BGP for Redundancy?

Every once in a while a “cisco engineer” will recommend to a customers that they should consider moving to BGP for redundancy. If you have ever deployed BGP you would know this is lunacy for a small company with a single web site, or many users behind a single firewall. BGP implementation is costly, and requires a significant amount of talent to install, set up and configure. I will outline the process here, but if you head to the bottom i will tell the best way to increase redundancy.

The basics, BGP is the default routing protocol of the Internet, every single IP allocated can be located through BGP routing. In the US IP Addresses are allocated by ARIN, the American Registry for Internet Numbers. Step one in the BGP process is to register for an AS Number, currently the fee is $500, with a $100 maintenance fee. Once you receive an AS number, you will need to purchase BGP connectivity from two different ISP’s (generally $1,000/mo and up). You will need a high end router capable of handling the full BGP routing table, (my last check we had 324,000 prefixes loaded from 1 provider, now multiple by 2, and blend the table together). A Cisco 7200vxr, or larger. This is just for ipv4 numbers, if you want to add ipv6 support the router capabilities escalate.

Once you have your BGP infrastructure up and running, you can apply for an IP allocation. The allocations for ipv4 are in short supply and require a significant amount of documentation and proof that you need IP’s. The minimum allocation is a /20 (4096 ip’s), although in this day and age /20’s can get lost in the major routing tables, a /19 (8092 ip’s) is far more prevalent. This allocation is $2250 per year. Justifying 8,000 ip’s requires a large implementation of facilities, and valid requirements. NAT is always encouraged for organizations, so if you have 8,000 employees, a web site, and an email server… that doesn’t help. If you own a large network, cable system, isp with dsl, web hosting, and a large public wireless access network you are more likely to receive an allocation. So should a small business have an allocation? In short, absolutely not it is extremely wasteful in a global economy. If you are growing and expanding, and think this might be a fit, give us a call we can certainly help you implement it… but… lets talk a better way.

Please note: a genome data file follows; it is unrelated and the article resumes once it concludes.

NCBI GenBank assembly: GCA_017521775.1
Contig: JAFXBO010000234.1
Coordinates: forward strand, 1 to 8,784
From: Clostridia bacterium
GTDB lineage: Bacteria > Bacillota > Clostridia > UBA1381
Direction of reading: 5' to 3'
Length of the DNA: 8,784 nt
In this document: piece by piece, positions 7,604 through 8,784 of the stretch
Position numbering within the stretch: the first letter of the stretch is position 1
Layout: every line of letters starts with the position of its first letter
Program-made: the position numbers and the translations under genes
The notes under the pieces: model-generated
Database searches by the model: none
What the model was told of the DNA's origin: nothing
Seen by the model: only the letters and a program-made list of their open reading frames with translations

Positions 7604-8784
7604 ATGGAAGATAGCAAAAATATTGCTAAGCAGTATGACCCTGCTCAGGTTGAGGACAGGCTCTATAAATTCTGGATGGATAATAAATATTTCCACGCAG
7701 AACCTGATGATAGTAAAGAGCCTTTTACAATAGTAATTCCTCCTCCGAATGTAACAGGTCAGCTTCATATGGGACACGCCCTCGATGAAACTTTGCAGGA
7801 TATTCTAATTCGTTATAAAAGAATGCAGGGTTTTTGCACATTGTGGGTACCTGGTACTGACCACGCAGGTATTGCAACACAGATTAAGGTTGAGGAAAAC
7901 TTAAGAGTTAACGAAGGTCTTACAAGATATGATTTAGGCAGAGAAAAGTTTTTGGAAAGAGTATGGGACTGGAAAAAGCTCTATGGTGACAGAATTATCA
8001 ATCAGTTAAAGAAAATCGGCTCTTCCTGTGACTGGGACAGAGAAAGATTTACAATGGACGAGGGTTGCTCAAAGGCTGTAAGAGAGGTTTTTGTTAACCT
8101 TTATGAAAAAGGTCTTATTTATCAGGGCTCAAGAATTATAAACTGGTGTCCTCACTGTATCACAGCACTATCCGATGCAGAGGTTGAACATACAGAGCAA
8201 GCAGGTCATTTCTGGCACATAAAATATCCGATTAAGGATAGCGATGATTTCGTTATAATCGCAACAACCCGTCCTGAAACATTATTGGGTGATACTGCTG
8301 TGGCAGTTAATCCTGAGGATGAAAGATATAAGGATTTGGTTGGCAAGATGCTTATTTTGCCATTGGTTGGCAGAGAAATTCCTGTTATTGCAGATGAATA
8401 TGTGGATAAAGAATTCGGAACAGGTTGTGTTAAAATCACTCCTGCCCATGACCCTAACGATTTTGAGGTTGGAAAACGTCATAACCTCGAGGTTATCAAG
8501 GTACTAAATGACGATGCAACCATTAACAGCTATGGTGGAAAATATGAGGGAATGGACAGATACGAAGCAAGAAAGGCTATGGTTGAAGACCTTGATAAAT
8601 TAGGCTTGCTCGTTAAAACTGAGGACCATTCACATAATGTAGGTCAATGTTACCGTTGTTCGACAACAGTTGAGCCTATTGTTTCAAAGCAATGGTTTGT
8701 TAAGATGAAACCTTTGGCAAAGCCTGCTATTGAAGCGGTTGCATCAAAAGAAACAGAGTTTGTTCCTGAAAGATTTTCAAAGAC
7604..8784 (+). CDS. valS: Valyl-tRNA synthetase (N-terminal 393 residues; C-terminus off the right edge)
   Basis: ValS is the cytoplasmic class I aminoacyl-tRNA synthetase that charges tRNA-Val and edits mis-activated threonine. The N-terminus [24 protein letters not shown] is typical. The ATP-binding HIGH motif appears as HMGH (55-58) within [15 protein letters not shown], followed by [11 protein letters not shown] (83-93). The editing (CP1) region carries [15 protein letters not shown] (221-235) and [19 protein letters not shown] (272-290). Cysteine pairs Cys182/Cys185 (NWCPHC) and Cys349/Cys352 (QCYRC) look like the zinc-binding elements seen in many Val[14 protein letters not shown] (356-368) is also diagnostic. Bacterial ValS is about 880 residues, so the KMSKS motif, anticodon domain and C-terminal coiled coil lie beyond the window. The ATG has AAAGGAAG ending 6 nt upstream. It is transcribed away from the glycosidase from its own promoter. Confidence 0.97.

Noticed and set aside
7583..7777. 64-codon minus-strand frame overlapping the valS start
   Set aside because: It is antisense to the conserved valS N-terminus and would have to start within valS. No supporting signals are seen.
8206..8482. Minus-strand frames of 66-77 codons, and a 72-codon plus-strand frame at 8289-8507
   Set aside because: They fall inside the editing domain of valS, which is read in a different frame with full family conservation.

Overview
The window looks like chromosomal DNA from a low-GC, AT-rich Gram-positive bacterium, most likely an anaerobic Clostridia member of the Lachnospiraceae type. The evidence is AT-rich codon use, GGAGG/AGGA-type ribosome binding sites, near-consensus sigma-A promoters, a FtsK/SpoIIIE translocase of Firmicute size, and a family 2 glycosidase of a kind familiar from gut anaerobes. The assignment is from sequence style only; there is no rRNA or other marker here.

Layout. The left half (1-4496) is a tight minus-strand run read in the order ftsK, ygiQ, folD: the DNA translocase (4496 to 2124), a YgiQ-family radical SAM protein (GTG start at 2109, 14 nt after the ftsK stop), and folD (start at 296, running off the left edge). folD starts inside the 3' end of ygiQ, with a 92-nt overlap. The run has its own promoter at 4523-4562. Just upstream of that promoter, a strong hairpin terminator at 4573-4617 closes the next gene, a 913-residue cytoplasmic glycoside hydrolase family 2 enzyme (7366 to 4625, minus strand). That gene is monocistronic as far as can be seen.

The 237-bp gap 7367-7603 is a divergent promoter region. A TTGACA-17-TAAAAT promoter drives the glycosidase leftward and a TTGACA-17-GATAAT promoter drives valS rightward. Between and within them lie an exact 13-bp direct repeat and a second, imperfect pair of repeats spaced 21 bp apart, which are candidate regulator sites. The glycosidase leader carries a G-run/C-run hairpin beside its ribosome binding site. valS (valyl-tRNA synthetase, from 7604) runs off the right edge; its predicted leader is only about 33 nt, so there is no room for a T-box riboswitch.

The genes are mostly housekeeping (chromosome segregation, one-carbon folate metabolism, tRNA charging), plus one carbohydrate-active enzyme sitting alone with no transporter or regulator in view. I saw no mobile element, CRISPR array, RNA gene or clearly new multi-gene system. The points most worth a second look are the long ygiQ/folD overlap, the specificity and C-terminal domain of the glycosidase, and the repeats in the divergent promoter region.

Sonicwall builds excellent perimeter firewall devices that implement NAT, intelligent packet inspection, virus protection, firewall, and VPN capabilities. In addition their higher end devices such as the NSA series provides the ability to connect to two diverse Internet Providers. You won’t be able to use the same IP’s with both providers, but for outbound access this is the perfect solution. Connect one port to your fiber uplink, and the other to a cable or DSL provider for backup. If a link fails the Sonicwall detects it, and automatically reroutes the traffic. Your staff will be able to access the Internet regardless of a link failure.

Inbound access can be challenging. Mail server access is easily achieved with a secondary MX address pointing to the diverse IP, or utilize a front end mail processor from a provider that is located in a highly redundant facility, and have them forward clean mail to your mail server on either IP. Web sites are the problem. DNS provides no convenient way to redirect a web site, you can create two A records but the clients will alternate back and forth between the IP’s, if one is down it looks like the site is down.

Increasing the redundancy of your website is highly dependent on the content of your site. Is it constantly changing like an internal order/inventory system? Or is it fairly static? Can you host it off-site in a redundant data center ( like ) or set up a remote proxy server that supplies the front end and pulls information from your site? Akamai, Amazon EC3, remote cloud computing, and local clouds are an option. I will discuss local clouds in another article.

Ray Poorman